Barley breeders may soon develop varieties of barley which are both less sensitive to high concentrations of salt ions in the plant and more resistant to osmotic stress caused by saline soil.
Nguyen Viet Long, who hopes to obtain his doctorate at Wageningen University (part of Wageningen UR) on 2 November 2012, has found two sequence regions in the chromosomes of barley that contain the genes for these two properties.
The section comprising resistance to osmotic stress in particular is receiving a great deal of international attention from scientists working on salt tolerance. Nguyen is hoping that barley varieties which can be cultivated in saline soils will reach the market within around five years, thanks in part to his results.
Salinisation of agricultural land is a global problem. An area two hundred times the size of the Netherlands has already become too saline to use for food production. One fifth of this represents some of the best irrigated farmlands in the world. And climate change is aggravating the problem even further.
This is why researchers and plant breeders around the world are looking for opportunities to develop salt-tolerant crops for arable farming and horticulture. Of course this mostly focuses on the major food crops such as grains and potatoes. The Vietnamese PhD student Nguyen examined the possibility of adapting barley to saline conditions. Since barley is a grain, many of the results of this research will be useful to scientists studying wheat or rice. Nguyen worked together with the Leibniz-Institut für Pflanzengenetik und Kulturpflanzenforschung (IPK) in Germany, which has a large collection of different varieties of barley.
Nguyen examined some two hundred different varieties, including barley types from the Middle East. This is the area where barley originated, which means that large genetic variation can be found there – and the greater the genetic variation of examined varieties, the higher the chance of finding genetic factors that can be used in plant breeding. Being able to investigate so many different types of barley enabled Nguyen to determine the positions of the important hereditary properties faster and more accurately. In his research, Nguyen studied the growth of barley plants in high salt conditions.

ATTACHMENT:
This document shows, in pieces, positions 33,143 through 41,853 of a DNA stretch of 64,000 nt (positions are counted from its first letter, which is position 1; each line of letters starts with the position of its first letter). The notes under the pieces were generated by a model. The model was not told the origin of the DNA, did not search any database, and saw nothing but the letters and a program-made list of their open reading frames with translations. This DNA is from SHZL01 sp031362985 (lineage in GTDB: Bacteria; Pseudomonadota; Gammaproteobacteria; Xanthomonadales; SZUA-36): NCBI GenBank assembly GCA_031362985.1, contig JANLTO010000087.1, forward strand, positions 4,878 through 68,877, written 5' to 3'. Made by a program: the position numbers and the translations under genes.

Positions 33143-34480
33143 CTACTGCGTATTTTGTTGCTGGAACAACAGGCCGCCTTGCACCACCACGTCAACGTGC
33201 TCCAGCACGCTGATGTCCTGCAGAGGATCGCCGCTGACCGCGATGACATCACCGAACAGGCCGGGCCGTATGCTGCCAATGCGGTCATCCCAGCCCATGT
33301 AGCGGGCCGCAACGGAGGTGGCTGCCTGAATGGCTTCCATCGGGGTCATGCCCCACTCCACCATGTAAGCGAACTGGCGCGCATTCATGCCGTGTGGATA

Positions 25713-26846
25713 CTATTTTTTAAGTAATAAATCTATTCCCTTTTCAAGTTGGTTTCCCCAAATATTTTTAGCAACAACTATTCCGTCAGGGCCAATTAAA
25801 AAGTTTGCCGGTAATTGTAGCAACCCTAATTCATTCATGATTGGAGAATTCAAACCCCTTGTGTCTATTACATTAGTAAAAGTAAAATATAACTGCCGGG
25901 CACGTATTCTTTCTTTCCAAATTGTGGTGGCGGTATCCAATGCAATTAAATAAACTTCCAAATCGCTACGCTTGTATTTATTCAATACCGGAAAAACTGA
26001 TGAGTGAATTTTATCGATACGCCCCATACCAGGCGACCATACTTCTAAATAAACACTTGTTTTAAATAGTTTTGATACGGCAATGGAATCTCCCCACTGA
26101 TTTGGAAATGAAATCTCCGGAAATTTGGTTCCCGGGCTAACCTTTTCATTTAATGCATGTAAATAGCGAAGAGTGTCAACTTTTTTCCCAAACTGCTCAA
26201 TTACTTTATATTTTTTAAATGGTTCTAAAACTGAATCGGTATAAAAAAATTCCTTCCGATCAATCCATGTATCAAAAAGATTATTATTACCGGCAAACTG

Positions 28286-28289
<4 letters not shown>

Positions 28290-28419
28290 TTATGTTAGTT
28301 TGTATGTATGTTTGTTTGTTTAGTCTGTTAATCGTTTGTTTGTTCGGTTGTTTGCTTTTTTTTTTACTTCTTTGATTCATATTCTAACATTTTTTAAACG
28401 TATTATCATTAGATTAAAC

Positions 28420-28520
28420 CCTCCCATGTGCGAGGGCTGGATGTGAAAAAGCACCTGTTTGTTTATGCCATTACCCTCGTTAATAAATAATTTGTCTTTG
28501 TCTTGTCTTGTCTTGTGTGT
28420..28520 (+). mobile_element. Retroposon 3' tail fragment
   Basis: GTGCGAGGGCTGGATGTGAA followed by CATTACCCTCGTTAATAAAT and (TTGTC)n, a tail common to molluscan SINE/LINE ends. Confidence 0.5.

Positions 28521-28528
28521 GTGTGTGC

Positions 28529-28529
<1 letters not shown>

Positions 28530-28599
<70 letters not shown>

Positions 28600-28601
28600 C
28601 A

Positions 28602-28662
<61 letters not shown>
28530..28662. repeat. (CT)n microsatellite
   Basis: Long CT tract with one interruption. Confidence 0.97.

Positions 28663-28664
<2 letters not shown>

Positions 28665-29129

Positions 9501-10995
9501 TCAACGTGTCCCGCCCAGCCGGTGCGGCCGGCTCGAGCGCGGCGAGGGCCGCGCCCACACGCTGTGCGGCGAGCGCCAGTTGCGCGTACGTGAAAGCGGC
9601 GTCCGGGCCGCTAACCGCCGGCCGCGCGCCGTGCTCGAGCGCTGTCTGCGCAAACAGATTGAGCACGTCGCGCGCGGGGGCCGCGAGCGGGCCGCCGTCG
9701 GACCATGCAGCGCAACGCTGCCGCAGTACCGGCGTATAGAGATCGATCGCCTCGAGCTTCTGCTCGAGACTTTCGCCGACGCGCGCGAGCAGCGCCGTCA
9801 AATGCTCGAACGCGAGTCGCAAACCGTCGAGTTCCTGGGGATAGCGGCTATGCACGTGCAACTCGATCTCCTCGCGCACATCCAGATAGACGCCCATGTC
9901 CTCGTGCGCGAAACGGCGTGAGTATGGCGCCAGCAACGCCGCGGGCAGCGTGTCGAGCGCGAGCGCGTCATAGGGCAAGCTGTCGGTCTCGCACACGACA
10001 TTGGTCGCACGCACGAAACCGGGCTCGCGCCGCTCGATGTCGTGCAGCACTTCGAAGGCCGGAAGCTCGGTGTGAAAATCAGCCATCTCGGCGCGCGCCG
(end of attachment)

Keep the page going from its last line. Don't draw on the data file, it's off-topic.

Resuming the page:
He looked at a number of plant characteristics that are important for salt tolerance such as delayed yellowing of leaves, number of shoots and ion content in the leaves. By linking these observations to DNA analysis, he found two positions in the barley genome that affect the plant’s resistance to salt.
One of the two areas, on chromosome 4, affects how the plant deals with increased concentrations of salt ions such as Na+ and Cl-. The plant uses a kind of ‘ion pump’ to prevent these elevated i
on concentrations from reaching the leaves. This allows the photosynthesis in the leaves to continue as normal, permitting the plant to continue growing and producing seeds. The discovery of a similar mechanism in wheat was in the news quite recently.
The second area identified by Nguyen, on chromosome 6, contains one or more genes that make barley plants less sensitive to osmotic stress, which is the result of the high concentration of ions in saline soil. In this situation, plants absorb water less easily, which directly affects growth of the plants. This discovery is a real breakthrough, and has led to considerable international interest.
The precise genes responsible for salt tolerance in barley will probably be identified soon.